Sometimes the dream of being a rock star takes just a bit too long to die before some musicians notice that life has passed them by. That’s not the case for bass player Rob Fogelberg of the Full Belly Band. Right out of college, he realized that playing in bands – even when combined with teaching music on the side, “wasn’t putting food on the table,” he says. He began knocking on doors in the late 70’s and built a career as a purchaser with Pitney Bowes, but that doesn’t mean music ever stopped returning a pretty good pay off for him and his band mates.
Existing in various iterations since 1988, money earned (or not earned) playing music means little to the five person band and they’ll certainly play for nothing – especially if a free meal with good drink is thrown in. “We really get a great joy out of playing together,” he says of a hobby that does require a good deal of time, money and effort.
Playing mostly classic rock, the Danbury based band typically will descend to the basement of their drummer’s home and put on shows for 50 or 60 invited guests. Additionally, in the summer, Full Belly hosts an annual outdoor party to about 200 fans, as everyone makes a day of it.
“We’ve been doing this forever, but the fan base has grown,” he says, and their December booking of the indoor facility at Hatter’s Park in Danbury may start to be more the norm for them. Planning a similar event in February, they’ll charge at the door but that’s mostly a means to cover the financial belly of their expense.
Nonetheless, dying before they get old may not play into possibly applying for non-profit status, but at least they can now replace a little bit of their Rock ‘n Roll wisdom with a new lead singer and sounds that don’t carry as much dust as their typical Beatles, Stones and assorted sixties stuff. “Ann (Fella) is 27 and she’s brought a whole new energy,” he says, as Full Belly has added Guns ‘n Roses, Maroon 5 and musical offerings that encroach upon and into the 21st century.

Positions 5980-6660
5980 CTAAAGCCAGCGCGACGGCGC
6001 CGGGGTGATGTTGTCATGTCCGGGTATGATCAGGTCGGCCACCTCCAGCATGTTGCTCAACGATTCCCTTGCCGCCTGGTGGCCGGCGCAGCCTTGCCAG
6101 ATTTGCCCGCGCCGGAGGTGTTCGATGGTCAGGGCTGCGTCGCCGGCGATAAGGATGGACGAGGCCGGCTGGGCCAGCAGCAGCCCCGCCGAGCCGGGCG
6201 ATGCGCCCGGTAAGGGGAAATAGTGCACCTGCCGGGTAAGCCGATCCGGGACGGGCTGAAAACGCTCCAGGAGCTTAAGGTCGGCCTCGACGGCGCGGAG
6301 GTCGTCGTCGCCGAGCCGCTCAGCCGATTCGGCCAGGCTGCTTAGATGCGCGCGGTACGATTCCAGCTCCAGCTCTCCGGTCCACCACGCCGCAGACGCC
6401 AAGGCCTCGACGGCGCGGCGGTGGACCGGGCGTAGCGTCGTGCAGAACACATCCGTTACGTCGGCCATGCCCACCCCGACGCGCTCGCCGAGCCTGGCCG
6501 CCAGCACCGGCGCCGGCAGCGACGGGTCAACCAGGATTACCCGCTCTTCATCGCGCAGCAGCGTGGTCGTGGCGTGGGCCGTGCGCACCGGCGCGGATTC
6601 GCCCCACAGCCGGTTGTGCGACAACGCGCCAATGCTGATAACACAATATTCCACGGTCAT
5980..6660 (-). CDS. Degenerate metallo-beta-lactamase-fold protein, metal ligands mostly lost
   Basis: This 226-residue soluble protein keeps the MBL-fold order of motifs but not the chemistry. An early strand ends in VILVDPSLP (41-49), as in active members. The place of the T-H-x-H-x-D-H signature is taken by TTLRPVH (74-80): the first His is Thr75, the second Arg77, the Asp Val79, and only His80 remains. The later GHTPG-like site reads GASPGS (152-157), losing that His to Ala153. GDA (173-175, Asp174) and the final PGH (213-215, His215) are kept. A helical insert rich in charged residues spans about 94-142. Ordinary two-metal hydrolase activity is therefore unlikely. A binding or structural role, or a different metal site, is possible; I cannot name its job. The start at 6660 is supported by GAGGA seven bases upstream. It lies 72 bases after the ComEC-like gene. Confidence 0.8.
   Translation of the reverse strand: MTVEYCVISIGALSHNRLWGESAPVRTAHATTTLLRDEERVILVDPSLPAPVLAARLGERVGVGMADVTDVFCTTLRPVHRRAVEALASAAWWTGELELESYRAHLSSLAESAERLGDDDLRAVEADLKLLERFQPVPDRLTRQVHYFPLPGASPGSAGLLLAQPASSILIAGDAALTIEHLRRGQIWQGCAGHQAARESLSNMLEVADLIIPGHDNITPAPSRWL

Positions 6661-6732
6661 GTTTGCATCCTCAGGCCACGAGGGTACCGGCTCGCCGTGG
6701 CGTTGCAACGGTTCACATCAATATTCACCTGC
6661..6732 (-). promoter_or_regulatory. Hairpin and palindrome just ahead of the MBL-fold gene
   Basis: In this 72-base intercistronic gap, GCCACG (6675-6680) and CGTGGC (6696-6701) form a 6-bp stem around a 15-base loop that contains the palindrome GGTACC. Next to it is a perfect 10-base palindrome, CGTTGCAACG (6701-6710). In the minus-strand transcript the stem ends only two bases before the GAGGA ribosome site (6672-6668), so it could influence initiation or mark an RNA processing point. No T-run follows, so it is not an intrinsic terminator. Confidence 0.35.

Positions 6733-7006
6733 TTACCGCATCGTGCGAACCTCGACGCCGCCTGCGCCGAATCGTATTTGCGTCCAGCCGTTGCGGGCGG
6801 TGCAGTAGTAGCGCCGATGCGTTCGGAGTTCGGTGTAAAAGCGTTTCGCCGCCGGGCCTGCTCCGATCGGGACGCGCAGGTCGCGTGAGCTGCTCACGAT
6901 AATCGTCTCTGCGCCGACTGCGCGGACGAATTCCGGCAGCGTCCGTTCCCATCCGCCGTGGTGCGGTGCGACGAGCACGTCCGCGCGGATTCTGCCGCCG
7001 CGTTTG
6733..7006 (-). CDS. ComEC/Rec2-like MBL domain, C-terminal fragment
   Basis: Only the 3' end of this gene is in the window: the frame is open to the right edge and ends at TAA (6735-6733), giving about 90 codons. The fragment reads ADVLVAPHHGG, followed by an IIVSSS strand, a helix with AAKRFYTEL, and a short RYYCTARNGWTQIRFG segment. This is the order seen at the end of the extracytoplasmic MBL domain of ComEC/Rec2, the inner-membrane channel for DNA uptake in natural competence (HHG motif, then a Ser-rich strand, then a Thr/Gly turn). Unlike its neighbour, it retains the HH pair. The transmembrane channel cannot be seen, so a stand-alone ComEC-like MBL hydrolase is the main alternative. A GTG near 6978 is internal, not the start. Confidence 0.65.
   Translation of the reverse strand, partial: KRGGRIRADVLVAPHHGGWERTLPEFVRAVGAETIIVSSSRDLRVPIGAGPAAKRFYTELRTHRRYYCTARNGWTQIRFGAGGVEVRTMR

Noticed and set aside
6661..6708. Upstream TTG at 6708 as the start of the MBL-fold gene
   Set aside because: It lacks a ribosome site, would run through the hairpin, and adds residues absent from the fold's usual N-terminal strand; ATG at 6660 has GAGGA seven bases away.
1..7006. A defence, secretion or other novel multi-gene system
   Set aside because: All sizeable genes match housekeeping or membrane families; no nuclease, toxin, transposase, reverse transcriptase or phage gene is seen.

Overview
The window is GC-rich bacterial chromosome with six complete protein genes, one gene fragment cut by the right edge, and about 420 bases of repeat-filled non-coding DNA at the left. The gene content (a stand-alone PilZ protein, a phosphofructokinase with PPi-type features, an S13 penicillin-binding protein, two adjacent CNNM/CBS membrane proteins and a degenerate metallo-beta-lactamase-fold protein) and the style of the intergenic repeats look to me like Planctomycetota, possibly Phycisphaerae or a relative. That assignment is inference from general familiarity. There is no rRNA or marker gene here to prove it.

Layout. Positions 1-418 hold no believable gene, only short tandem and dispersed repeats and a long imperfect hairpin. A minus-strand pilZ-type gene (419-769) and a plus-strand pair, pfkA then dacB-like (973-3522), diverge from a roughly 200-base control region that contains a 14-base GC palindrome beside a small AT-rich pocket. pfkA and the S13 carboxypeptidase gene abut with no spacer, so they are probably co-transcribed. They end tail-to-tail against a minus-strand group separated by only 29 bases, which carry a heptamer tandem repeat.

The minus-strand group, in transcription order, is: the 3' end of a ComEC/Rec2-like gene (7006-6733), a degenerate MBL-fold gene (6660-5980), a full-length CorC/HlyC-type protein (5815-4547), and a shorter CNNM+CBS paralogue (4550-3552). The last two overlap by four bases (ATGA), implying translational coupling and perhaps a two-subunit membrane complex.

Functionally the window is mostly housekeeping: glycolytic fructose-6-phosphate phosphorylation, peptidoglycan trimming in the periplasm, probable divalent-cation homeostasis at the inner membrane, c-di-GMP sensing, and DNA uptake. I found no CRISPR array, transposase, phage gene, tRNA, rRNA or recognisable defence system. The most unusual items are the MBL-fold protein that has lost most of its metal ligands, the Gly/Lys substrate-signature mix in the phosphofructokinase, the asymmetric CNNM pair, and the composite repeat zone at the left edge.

Otherwise, creating original music never gets old to any musician who has the drive to make it work. “Someone comes to practice with an idea or lyrics and we work it out together,” he says. This will amount to a second CD of originals and covers after they complete studio sessions in March.
Making the mix, he believes a band’s sound should meld together in the same simple manner that sodium takes to chloride. “It’s all about chemistry,” he says, and the group’s close friendship makes any musical labors that may come along seem a lot closer to love.
This apparently even comes with a degree of adoration that only tried and true groupies can bring. “There are some women that claim they are,” he says rather cryptically – seemingly leaving the mystery up to anyone who’s bored enough to pursue it.
Of course, in not acting their age as Rock ‘n Roll parents, it can only impact their grown children with an embarrassment that must at least cause some concern among them. Nah, “that’s what we live for,” he jokes.
But in all seriousness, Mr. Fogelberg eagerly welcomes the honest feedback of his 28 year old daughter. “She’s always been my biggest critic,” he says, and so her approval of their last CD carries a significant amount of weight with him.
Either way, the critics that ultimately dictate their demise will completely come from within. “We’re going to be playing Rock ‘n Roll until we are no longer capable,” he concludes.
The Full Belly Band : Chuck Cundari, Rob Fogelberg, Ann Fella Nancy Janutola, Chris Weber
From Hat City Entertainment
Rich Monetti interview of Rob Fogelberg